Green Deal advertising drive ‘completely inadequate’

Marketing for the Green Deal is under-funded compared with the proportions of budgets allocated to marketing by large retailers, according to Travis Perkins' Matthew Wright.

Talking at Sustainability Live in Birmingham today, Wright said his company “desperately” needed to see some more communication and publicity surrounding the Government’s flagship energy efficiency retrofit scheme.

“It is just completely inadequate. They have spent £10m and if you think how much Tesco and John Lewis spend on their advertising, it is insignificant, it is a drop in the ocean,” he said.

He added: “It is at least a figure of ten short of what any of the DIY retailers are spending. If they wish to create a market which private companies are going to invest in, they have got to put the money up, they have got to create the market and without that, it is going to be a really slow uphill struggle.”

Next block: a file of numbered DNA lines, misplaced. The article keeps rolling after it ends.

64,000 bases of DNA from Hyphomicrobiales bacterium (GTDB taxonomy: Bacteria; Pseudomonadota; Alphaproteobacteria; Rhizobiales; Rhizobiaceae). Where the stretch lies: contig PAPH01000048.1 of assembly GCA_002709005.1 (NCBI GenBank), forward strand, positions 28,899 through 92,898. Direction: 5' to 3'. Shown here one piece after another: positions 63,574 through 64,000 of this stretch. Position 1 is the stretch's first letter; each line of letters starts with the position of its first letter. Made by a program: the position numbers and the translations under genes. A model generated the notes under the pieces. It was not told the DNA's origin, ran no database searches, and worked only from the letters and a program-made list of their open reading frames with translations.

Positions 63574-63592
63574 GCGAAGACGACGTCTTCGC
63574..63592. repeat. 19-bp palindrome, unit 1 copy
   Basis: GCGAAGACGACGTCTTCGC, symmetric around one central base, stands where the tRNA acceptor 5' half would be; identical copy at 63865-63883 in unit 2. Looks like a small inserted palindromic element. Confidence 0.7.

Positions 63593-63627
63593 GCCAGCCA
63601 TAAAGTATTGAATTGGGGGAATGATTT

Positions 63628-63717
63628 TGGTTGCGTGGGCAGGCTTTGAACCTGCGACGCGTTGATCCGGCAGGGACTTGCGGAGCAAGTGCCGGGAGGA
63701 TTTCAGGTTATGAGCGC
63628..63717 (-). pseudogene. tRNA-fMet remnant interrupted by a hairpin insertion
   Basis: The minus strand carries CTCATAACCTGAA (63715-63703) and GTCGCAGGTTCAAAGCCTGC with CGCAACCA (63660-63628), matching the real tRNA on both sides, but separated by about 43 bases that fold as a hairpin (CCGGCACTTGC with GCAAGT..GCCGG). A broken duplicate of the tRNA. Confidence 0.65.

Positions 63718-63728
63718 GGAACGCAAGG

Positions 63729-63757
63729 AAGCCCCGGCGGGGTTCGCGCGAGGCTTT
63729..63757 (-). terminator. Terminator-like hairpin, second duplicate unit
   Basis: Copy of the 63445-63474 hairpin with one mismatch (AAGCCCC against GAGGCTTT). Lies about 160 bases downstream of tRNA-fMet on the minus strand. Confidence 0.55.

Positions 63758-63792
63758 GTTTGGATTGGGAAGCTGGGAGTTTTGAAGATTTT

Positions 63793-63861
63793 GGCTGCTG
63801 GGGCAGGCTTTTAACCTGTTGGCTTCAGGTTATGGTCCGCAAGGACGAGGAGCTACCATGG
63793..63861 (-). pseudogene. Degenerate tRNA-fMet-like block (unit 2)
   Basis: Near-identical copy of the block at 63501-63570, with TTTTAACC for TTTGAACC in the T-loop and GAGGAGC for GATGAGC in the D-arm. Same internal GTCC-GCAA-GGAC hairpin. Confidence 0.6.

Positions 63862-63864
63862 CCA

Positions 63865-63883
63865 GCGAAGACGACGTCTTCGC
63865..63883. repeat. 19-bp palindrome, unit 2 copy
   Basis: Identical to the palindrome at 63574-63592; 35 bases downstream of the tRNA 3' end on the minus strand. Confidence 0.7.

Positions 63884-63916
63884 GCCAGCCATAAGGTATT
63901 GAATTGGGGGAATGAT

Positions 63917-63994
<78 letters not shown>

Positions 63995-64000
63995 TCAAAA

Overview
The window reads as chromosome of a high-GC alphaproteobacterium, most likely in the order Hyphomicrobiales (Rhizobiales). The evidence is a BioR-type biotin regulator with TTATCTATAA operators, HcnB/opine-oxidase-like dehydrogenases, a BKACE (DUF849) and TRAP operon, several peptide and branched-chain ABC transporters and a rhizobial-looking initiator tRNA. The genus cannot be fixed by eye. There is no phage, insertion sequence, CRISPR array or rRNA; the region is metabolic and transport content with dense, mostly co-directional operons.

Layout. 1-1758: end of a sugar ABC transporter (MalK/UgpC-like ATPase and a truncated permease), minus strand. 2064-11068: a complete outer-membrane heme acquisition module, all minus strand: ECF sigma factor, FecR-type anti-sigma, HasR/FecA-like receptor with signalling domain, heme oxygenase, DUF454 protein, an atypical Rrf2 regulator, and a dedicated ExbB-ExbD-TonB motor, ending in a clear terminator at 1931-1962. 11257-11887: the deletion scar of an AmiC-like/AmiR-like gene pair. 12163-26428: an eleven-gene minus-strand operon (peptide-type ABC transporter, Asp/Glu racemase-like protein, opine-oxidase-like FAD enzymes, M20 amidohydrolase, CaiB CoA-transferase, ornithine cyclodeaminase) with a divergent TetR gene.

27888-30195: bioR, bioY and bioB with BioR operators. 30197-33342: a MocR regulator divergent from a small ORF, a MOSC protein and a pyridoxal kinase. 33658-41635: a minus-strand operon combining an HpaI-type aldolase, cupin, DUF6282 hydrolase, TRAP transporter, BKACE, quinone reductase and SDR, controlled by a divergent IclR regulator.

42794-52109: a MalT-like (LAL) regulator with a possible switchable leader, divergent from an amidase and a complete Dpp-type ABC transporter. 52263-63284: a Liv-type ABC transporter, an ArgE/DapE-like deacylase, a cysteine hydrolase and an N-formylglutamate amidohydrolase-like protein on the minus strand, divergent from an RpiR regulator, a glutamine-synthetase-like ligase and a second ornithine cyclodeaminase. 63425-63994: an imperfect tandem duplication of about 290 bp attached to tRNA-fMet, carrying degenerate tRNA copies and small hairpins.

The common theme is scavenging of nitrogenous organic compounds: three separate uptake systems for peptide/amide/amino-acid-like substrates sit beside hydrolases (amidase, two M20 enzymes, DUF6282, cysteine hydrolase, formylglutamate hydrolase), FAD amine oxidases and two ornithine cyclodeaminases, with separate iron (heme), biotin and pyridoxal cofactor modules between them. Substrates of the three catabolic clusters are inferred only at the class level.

Speaking at the same event, trade association Micro power Council’s (MPC) policy advisor Emma Pinchbeck said that although her organisation supported the scheme, she didn’t think the Green Deal was delivering for consumers at the moment.

Pinchbeck argued that public interest had increased significantly since the official launch of the Green Deal in January but she was sceptical whether this interest had been converted into actual deals.

“We know there are lots of assessments, we know the supply chain is gearing up, but we don’t know how many deals have been done. I can’t really tell you how much of this interest is turning into results. When the Government does not announce numbers, I tend to think it is bad news,” she said.

In addition, she said it was “incredibly frustrating” that the Renewable Heat Incentive (RHI) scheme for domestic properties had been delayed by a year, (link) arguing that the Green Deal and RHI could have worked in tandem but it was difficult if some policies were delayed while others went ahead.

Conor McGlone

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